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Featured T.R.'s Memoirs

T.R.’s Memoirs: How Jon Daniels came to lead Rangers’ most successful era (Part 1)

(AP photo/Tony Gutierrez)

 

 

 

Editor’s note: T.R. Sullivan covered the Texas Rangers over 32 years for the Fort Worth Star-Telegram and MLB.com and is sharing his “memoirs” with this newsletter. In this six-part installment, Sullivan covers Jon Daniels’ 17 years as Rangers general manager/president of baseball operations. Part 1 begins with the unknown kid from New York taking over.

 

Jon Daniels was the architect of the best team and most successful era in Rangers history.

During an eight-year period from 2009-2017 — after a turbulent start to Daniels time as general manager — the Rangers had seven winning seasons, won four division titles and went twice to the World Series for the only time in franchise history. In two other years, the Rangers advanced to postseason through the wild-card format and played a tiebreaker to be a wild-card team.

They accomplished all this despite the franchise going through a humiliating bankruptcy and being sold at auction. There were moments when the Rangers were able to bask in the glow of unforgettable victories and accomplishments, and other times of embarrassment and frustration when the general manager probably wished he was still dealing with Dunkin’ Donuts.

It was an incredible run of triumph and failure, celebrations and scandals, brilliant trades and free-agent signings, other moves that didn’t work quite as well, and plenty of Machiavellian plot twists to fill your average John Grisham/Robert Ludlum/Dan Brown novel.

T.R. Sullivan

T.R. is a Military Brat and graduate of the University of San Francisco who retired in 2020 after a 40-year career with the Denison Herald, Fort Worth Star-Telegram and MLB.Com. He covered the Texas Rangers for 32 years.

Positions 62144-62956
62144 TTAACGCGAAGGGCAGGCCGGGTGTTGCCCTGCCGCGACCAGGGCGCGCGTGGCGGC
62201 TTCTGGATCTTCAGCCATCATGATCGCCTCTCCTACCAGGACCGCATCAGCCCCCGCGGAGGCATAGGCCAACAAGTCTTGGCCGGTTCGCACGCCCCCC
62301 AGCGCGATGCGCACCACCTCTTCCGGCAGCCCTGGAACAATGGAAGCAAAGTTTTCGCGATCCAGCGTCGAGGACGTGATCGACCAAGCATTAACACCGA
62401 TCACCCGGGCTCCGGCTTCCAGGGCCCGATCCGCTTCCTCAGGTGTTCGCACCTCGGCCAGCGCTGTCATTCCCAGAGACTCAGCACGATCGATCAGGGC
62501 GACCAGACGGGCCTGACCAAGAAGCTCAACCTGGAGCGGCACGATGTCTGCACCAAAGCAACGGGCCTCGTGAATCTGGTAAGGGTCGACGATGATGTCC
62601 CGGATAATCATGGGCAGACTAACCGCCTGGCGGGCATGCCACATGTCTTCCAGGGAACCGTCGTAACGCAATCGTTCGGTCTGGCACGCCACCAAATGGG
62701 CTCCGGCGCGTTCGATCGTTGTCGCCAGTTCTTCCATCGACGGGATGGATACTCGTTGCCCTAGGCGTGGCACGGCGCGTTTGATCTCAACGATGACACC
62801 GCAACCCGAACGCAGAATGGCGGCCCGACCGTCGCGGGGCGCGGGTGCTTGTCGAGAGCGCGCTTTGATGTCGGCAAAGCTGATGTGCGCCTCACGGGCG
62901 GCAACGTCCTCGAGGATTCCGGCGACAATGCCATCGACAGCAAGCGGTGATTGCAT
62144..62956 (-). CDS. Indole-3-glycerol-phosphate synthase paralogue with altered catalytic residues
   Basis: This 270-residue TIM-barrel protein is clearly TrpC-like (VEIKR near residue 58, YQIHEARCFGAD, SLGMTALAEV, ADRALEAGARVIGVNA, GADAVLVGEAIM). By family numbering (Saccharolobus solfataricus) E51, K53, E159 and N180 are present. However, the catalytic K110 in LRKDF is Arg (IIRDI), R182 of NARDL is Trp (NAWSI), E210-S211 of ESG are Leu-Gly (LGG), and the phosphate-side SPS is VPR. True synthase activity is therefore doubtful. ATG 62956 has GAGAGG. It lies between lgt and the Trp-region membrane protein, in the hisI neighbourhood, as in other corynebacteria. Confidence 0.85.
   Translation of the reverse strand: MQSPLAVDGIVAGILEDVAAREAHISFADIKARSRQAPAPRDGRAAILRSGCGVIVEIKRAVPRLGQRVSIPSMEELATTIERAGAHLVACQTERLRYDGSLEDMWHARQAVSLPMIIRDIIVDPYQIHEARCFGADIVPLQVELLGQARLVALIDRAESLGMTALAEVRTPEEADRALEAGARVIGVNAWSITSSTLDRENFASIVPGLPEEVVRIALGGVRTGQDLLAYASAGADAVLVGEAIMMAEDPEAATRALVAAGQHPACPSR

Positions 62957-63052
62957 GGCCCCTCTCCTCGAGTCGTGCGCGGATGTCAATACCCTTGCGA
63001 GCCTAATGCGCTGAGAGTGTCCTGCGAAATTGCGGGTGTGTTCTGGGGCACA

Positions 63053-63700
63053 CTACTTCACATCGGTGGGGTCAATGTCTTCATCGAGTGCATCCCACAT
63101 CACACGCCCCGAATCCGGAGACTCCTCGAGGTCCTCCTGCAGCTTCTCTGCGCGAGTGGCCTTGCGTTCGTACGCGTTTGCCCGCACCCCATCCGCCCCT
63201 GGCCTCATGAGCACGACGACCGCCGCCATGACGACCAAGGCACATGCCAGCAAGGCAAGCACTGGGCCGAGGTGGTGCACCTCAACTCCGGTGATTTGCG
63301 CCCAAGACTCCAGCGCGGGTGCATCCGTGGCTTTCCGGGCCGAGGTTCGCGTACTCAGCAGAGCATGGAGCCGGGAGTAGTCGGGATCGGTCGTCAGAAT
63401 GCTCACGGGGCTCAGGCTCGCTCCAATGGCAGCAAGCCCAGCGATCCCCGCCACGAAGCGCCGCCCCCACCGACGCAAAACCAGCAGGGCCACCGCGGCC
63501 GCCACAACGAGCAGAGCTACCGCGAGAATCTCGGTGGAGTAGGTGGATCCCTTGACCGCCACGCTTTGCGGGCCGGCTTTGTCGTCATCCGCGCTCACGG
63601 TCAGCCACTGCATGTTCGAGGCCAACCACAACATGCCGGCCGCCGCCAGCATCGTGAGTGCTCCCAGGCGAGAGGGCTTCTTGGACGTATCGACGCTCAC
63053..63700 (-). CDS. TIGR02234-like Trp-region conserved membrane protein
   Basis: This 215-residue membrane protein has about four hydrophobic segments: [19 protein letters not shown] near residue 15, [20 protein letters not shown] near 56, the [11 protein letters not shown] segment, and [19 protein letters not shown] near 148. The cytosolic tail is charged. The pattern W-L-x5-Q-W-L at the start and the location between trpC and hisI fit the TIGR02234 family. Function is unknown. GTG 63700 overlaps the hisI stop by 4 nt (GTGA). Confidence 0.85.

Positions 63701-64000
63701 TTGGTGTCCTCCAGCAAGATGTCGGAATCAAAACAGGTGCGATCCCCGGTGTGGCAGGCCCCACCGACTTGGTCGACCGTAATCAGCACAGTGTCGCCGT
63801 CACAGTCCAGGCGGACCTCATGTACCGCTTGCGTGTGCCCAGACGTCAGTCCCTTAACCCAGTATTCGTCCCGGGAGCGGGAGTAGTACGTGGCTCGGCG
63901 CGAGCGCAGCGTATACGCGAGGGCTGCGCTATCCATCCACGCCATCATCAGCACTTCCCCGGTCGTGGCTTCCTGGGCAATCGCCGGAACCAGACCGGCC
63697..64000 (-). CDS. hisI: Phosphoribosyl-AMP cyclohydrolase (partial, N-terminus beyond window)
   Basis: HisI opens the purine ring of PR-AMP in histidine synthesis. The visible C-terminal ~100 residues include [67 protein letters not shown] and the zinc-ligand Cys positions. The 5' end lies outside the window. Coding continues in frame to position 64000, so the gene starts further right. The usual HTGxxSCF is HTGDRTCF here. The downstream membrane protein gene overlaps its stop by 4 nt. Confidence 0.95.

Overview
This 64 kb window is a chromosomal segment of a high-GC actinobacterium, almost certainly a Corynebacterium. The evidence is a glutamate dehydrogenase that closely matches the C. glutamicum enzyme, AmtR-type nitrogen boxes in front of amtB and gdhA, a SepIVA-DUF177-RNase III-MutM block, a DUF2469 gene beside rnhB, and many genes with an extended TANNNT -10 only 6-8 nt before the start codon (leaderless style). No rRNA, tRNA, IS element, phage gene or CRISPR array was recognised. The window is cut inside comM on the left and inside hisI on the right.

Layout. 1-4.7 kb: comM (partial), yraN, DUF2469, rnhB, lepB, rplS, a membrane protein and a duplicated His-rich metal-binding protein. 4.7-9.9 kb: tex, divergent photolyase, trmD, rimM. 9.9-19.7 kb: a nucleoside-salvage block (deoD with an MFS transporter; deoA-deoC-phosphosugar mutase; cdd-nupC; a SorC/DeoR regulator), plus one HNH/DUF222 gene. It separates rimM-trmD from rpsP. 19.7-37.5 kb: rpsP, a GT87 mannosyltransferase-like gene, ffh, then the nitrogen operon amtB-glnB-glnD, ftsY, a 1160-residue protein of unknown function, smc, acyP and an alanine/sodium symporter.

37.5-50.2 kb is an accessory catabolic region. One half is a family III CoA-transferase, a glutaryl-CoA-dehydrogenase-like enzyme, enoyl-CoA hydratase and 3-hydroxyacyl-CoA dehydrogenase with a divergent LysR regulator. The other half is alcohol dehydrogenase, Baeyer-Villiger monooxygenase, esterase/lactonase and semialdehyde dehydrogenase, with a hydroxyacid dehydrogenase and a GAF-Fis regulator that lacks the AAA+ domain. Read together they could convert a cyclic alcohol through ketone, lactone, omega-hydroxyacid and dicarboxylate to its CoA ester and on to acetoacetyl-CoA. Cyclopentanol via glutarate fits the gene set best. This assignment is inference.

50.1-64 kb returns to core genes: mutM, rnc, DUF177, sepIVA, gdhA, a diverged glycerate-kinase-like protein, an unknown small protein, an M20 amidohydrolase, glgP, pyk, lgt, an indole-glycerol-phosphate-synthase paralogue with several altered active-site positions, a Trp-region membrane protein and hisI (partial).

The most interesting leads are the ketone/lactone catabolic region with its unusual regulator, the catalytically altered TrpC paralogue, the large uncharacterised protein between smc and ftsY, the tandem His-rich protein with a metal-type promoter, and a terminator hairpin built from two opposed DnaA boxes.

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2 Comments

  1. deGrom Texas Ranger February 12, 2023

    Who was the number 1 guy? Also, this old people rant about Ivy Leaguers “taking over” or whatever is absurd. For on-field decisions, sure, it might work to have MLB stars. However, even Greg Maddux isn’t seen as being as good as his brother Mike. Beyond that, the front office needs people with brains. Ivy Leaguers are smart people and should be running most teams. The only others who should have any say in the front office should be real hall of famers (not fake guys like Nolan Ryan who walked virtually everyone and gave up one of the most earned runs of all time for anyone). Even then, I’d take the Cornell guy over then walk machine Nolan Ryan. I hated Ryan’s ego with trying to get Daniels to blow 120 million on Cliff Lee instead of spending wisely on Beltre. Look how that worked out. Cornell certainly isn’t the best, but much of the hate for Ivy Leaguers comes from those who never had a chance to attend those colleges. It’s all jealousy. It seems employers just want told guys and don’t care much for those young and bright minds. I’ve had this issue while interviewing too. I’m just not “old enough,” it seems. Plenty of us are far more competent than we are given credit for. I’m not a Cornell guy, but my alma mater is better ranked. This man was never given the respect he deserved, and his track record spoke for itself.

    Reply
    1. deGrom Texas Ranger February 12, 2023

      I’m not saying this author is like that; it’s more of a general criticism from many jealous fans who wish they had his intellect.

      Reply

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